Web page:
Thursday, December 17, 2009

A Few Useful Graphs On Violence In Pakistan

Via the Brookings Institute, there are some interesting trends on the Pakistani security situation. There's a lot more to their report -- it includes data on a variety of issues, not just security -- but I want to just put up three graphs here, and you can go see the rest on your own (you can click on each of these images for a larger view).

The first one collates the number of terrorist attacks in Pakistan since 2006, broken down by province. There are basically two main spikes: the first is in the spring/summer of 2007 -- is it a coincidence that that was the time when Musharraf became embroiled in a foolish panga with the Chief Justice? -- and the second is in the summer of 2008. The first spike also followed the Lal Masjid fiasco, which probably had more to do with violence in that year than any other factor. It is striking, though, that both spikes came at times of political instability and/or transition, though for obvious reasons we can not really draw firm conclusions based on the existence of just two trends.

Of course, this graph stops before the current spike in October and November in both the NWFP and Punjab, but the overall trend is way too volatile to make any definite pronouncements. The only thing I can safely say is that Pakistan, on average, is no more or less violent than it was eighteen months ago, which is a bit shocking. That, and the complete absence of violence in Sindh (touch wood).

Here's the second. It graphs the number of attacks by type since last year.

This graph basically backs up what I said above: that Pakistan isn't suffering overwhelmingly more terrorist attacks now than it was last year. I don't know why it feels like it is more violent.

Actually, I think this third and final graph gives a bit of a clue. It graphs the number of fatalities due to violence in Pakistan. Since we safely assume that the absent October and November numbers would continue the upward tick, it appears that even though the number of attacks is not significantly higher, the number of deaths certainly is.

In other words, the militants are getting better and more effective at killing people. From memory, this certainly seems to be the case. The last few months have witnessed a wave of attacks that kill large numbers of people -- between 20 or 40. Most attacks I recall from before this summer were smaller, killing 5-10 people.

Which leaves us with an obvious and painful question: how are they getting better at what they do when the military operations against them is supposed to be curtailing their capacity?


Khalid said...

I think that we should also look at the alternative possibility that instead of trying to hit more sensitive targets they are now hitting easier targets that result in much higher number of deaths. If it is true, it can be due to a change in tactics or due to a reduced capacity.

Anonymous said...

...It feels like earlier the attacks were meant to act as threats. Make the world aware of what they were capable off and now it's getting frustrating for them or ...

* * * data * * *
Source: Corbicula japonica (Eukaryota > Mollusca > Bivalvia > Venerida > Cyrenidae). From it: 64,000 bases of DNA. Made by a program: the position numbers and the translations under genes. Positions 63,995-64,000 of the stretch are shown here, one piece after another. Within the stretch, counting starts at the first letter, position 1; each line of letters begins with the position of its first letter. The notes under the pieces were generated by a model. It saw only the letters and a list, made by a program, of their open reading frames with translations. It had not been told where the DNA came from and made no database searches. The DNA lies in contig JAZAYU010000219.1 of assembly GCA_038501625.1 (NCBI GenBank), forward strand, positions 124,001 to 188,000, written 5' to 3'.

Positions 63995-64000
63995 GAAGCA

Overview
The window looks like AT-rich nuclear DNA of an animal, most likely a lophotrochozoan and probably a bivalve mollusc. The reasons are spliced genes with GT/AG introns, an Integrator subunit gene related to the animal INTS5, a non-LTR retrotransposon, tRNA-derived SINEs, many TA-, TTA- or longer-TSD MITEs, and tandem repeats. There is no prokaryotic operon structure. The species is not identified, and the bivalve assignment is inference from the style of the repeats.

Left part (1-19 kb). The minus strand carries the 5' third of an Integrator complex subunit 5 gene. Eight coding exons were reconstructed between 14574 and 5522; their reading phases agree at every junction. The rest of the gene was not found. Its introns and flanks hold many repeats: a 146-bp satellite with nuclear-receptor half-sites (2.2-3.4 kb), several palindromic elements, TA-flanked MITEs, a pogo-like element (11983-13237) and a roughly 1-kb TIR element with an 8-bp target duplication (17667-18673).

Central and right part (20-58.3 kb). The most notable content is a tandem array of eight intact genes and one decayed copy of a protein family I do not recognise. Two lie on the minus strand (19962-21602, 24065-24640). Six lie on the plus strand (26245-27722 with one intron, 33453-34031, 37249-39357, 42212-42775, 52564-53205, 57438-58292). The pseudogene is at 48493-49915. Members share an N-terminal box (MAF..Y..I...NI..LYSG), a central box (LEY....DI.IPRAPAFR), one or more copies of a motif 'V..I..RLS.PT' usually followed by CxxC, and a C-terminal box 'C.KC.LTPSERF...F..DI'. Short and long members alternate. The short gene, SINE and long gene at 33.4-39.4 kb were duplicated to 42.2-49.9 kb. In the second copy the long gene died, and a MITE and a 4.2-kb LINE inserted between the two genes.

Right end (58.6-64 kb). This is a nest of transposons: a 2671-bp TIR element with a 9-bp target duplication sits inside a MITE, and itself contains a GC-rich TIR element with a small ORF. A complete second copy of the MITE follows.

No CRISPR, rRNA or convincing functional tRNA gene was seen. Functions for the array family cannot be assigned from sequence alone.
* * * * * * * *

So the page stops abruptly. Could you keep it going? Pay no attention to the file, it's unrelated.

I hate sounding like a conspiracy theorists... there are so many things which could be ..

Nabeel said...

khalid has a point. easier targets result in more deaths - hate to put it so clinically though. blowing up a bomb in a crowded peshawar marketplace was always an option,but they never went for it. they can still stroll into Karachi's Zainab Market and blow it up (horrendous as that thought is) and easily claim hundreds of lives. that might indicate a little desperation.

and the obvious - more attacks in major urban areas now. lahore, rawalpindi, and peshawar are cities i feel sorry for because activities must have changed so dramatically post october (the great thing is,they probably haven't - peshawar has been paralyzed for a long time, islamabad has been a maze of security checkposts for a long time, and lahore is too big and vibrant to cower in fear.)

attacking major urban areas increases possible casualties AND attracts greater media attention, so that's probably why it seems like the past two months have been so bad.

AKS said...

Khalid and Nabeel while I agree with your point that the softer targets chosen by militants have resulted in higher casualties, I don't think that it alone accounts for the increased death toll. It appears to me that the militants are getting more sophisticated and organized - you are more likely to find multiple attackers involved in an attack; attackers are now more likely to use gun fire to create panic or overcome security present at the target; suicide jackets may remain the weapon of choice but car bombings have increased alluding to an increased supply of explosives; higher grade explosives may be more readily available.

Lastly, the very recent poisoning of state sponsored clerics including the chairman Mufti Muneeb-ur-Rehman shows creativity. The last thing we need in this country are terrorists who are creative and ingenious.

Nabeel said...

obviously,aks. i completely agree. there are always multiple factors and causes.

Raza said...

Man, you guys think we have it bad? Check out the fucking Mexicans: